Anti-spam law puts pressure on Calgary businesses, non-profits
Groups struggling to be in compliance with new legislation when it takes effect July 1
Some Calgary companies and non-profit groups say complying with the country's new anti-spam legislation is proving to be difficult.
The rules that take effect on Tuesday — some of the most stringent in the world — are meant to protect Canadians from unwanted emails and social media messages.
"So what we have to worry about is that anything we email, electronic communication, we have consent," said AreniKelleppan, executive director of Green Calgary.
But it has been a nightmare trying to get permission from customers and subscribers to continue to send them emails and newsletters after July 1, she said. Out of 5,000 contacts, just 1,600 have replied so far.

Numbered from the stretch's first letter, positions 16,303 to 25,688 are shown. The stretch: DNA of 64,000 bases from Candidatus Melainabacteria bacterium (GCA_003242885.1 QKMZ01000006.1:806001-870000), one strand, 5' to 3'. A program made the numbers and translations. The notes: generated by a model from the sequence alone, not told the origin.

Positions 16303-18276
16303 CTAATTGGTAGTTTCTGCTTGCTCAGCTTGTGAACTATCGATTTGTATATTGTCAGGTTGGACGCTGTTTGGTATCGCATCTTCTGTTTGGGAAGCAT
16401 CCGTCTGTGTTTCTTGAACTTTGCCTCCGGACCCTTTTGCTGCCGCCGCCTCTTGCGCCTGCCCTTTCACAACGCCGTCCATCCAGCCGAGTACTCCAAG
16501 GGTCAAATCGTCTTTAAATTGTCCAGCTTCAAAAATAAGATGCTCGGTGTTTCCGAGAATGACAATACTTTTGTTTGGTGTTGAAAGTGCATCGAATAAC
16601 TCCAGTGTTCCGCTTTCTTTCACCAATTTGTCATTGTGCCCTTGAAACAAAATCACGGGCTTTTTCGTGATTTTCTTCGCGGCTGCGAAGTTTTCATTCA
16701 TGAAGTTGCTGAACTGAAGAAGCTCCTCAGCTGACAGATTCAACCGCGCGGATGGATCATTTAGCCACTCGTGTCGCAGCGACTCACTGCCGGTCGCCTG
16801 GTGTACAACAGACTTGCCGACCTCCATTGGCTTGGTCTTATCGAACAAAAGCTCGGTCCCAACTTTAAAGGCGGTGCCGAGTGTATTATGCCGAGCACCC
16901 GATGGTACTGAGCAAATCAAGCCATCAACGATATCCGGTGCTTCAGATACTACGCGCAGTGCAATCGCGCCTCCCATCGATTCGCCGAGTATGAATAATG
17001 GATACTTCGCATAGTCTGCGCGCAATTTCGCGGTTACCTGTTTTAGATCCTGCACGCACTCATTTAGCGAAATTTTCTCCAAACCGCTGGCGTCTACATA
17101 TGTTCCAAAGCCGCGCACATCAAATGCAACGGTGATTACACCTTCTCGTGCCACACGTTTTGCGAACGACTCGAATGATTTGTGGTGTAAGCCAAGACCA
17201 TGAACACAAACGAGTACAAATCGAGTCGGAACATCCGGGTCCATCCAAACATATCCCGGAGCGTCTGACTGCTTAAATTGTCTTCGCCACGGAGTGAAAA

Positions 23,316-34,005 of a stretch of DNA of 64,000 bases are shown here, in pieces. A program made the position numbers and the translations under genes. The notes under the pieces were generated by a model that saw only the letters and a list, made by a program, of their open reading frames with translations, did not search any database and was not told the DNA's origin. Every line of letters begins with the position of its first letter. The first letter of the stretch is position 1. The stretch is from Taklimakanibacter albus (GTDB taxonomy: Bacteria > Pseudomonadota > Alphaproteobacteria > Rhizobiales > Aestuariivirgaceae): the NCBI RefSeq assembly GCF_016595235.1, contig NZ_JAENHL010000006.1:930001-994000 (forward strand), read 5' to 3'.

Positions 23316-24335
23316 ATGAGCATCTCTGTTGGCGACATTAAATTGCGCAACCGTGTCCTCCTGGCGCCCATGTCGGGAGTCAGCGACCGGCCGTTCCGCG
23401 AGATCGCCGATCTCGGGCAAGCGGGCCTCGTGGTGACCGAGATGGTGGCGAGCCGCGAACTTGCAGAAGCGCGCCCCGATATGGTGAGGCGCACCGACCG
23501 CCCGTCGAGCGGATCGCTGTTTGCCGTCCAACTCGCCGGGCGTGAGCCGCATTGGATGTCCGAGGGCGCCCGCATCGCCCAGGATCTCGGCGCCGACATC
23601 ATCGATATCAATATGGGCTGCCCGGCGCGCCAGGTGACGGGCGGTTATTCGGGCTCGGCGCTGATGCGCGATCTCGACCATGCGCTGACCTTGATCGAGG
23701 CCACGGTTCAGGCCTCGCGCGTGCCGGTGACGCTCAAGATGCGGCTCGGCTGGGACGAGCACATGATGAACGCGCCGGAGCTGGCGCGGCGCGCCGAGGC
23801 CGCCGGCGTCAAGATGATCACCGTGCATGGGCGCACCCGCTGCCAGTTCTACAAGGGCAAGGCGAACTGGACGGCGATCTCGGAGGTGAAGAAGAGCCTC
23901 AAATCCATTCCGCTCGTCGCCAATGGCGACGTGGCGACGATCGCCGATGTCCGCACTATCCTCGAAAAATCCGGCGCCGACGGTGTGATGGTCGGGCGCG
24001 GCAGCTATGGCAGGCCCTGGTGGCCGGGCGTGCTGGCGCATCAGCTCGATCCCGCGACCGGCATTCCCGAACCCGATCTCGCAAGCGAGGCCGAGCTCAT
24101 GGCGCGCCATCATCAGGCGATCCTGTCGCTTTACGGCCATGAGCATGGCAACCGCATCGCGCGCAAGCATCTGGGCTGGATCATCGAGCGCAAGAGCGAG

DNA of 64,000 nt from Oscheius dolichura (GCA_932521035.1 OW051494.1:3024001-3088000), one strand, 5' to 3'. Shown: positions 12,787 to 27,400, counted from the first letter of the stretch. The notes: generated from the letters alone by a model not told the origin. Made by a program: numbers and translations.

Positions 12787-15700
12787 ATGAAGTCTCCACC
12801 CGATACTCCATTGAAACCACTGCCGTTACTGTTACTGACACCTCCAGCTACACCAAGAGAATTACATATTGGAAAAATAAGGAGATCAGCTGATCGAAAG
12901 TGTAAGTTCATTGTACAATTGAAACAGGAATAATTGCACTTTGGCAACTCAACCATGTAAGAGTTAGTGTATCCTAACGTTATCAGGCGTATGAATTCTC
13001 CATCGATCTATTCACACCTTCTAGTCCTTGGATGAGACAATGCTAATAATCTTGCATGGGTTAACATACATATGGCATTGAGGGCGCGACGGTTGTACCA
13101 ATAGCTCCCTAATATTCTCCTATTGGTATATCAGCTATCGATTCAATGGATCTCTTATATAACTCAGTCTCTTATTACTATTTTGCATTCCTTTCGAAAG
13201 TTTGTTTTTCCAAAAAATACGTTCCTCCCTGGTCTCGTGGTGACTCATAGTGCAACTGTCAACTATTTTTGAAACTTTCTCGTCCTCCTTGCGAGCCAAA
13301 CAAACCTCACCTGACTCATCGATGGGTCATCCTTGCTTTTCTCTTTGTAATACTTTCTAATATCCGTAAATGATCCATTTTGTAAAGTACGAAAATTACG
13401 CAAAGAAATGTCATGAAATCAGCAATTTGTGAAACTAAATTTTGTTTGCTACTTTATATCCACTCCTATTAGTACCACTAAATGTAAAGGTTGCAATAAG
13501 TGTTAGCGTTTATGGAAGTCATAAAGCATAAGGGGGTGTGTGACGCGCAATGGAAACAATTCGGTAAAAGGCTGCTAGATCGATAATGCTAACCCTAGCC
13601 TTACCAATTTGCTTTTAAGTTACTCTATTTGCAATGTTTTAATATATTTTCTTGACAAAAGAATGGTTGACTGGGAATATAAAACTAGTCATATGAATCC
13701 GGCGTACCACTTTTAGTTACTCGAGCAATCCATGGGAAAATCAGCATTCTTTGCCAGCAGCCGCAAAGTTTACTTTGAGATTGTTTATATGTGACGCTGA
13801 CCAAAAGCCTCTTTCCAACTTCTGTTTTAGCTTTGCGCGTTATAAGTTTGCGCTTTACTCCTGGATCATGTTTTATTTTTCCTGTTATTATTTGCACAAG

The organization’s mailing list is used to attract corporate sponsors.
"If they don't see the value, or don't see the numbers, they might not be giving in the same way they used to. That could significantly impact the accessibility for all Calgarians, so that's a significant issue for us.”
Guillaume Bedard, who owns Alberta Weinstein, an online company that ships boutique wine and specialty cheese and meat, said introducing the new rules in the summer has made things difficult.
"Because it’s the beginning of the vacation period and people are not actually inclined to look into their inbox to respond as promptly as we wish."
But lawyer Jeff Kahane says the law is clear and companies need to respect the wishes of their client base.
And failing to comply will be expensive, he said.
"The penalties are for an individual up to $1 million per transaction, for companies, it’s up to $10 million. So those are pretty steep.”
There are some exemptions but it’s best to proceed as though consent is required, Kahane said.